Sarah McLachlan with the Toronto Symphony Orchestra: review

Sarah McLachlan

Nick Krewen reviews the show as Sarah McLachlan kicks off her 13-date Symphony Tour Friday night at the Molson Amphitheatre in Toronto.

Nick Krewen

Special to the Star

Published on Sat Jun 23 2012

Whenever you play with an orchestra, it’s good to remember that there are strings attached.

It was a notion that seemed lost for the first half of Sarah McLachlan’s hit-and-miss two-hour concert with the Toronto Symphony Orchestra at the Molson Amphitheatre on Friday night, the kick-off of her 13-date summer Symphony Tour.

Except for a few inspired bursts here and there, due perhaps to an underwhelming sound mix, the 90-piece TSO’s role was initially relegated to afterthought, dwarfed by the universally beloved Vancouver-based singer and songwriter and her four-piece backing band.

The concert opener, “Building A Mystery,” was a wash, with the orchestra, conducted by Sean O’Loughlin, who also handled arrangements, barely registering on audio, a missed opportunity to enhance the grandiose flow of an already majestic song.

Redemption came with the second number, “U Want Me 2,” with orchestra strings and reeds punctuating the Laws Of Illusion tune’s percussive melody, adding a tinge of drama to the proceedings.

But “Answer” was a reversion back to the rote, and for the next few confessionals, “Fallen” and “Hold On” among them, McLachlan could have just employed the services of her sublime guitarist, Luke Doucet, multi-instrumentalist and harmony singer Melissa McClelland, keyboardist Vince Jones and drummer Curt Bisquera, and her audience of approximately 8,500 would have been none the wiser.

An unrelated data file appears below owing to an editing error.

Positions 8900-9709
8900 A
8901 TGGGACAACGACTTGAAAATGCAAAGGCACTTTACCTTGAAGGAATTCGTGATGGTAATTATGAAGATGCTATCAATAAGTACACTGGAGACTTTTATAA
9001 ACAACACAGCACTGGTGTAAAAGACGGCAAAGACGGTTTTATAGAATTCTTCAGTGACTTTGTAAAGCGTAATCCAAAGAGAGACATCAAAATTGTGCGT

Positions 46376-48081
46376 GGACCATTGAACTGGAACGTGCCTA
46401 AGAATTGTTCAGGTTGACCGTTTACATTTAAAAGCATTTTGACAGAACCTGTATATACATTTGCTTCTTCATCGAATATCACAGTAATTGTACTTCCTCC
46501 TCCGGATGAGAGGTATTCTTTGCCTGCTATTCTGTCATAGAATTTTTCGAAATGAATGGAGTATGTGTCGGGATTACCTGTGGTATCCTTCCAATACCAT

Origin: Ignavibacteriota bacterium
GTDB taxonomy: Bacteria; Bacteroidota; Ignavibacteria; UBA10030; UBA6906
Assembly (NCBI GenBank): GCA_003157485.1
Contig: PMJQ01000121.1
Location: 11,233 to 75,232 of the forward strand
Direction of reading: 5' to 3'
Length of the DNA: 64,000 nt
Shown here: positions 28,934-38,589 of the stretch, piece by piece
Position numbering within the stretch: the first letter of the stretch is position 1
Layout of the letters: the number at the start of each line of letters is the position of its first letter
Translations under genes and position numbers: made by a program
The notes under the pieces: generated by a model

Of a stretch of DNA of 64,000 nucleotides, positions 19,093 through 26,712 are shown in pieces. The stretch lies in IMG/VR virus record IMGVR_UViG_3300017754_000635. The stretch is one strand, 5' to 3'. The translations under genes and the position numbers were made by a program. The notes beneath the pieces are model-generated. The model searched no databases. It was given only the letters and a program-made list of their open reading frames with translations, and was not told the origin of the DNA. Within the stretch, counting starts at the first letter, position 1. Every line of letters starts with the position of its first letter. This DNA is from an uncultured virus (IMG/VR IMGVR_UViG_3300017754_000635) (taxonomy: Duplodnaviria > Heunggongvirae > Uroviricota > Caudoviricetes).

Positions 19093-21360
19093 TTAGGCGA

By the time “Rivers of Love” came around, orchestral involvement was a little more evident, but the first set closed and was flat overall, the ballad-heavy lineup not helping McLachlan’s case for presenting something extraordinarily different that her fans would never forget.

However, Act Two was a different animal altogether.

Following a self-contained set of “Good Enough” and a pair of tunes from the married tandem of McClelland and Doucet, the TSO was brought back into the mix and finally allowed to shine, erupting in a splendid kaleidoscope of aural colours that truly showcased the magnificence and power of a symphony in full flight.

The tempo of “Sweet Surrender” was slowed to a trickle to bring up the dramatic flair and beauty of the orchestral accompaniment, while “Fear” made the most of McLachlan’s stratospheric vocal range, the strings, reeds and horns raising the animated stakes and tension of the song into a powerful tour de force that had the crowd leaping to their feet in applause at its exciting conclusion.

McLachlan, who sounded golden, confident and was beaming all night, had finally delivered on the promise of a magical evening.

It’s just a shame it took awhile to get there.

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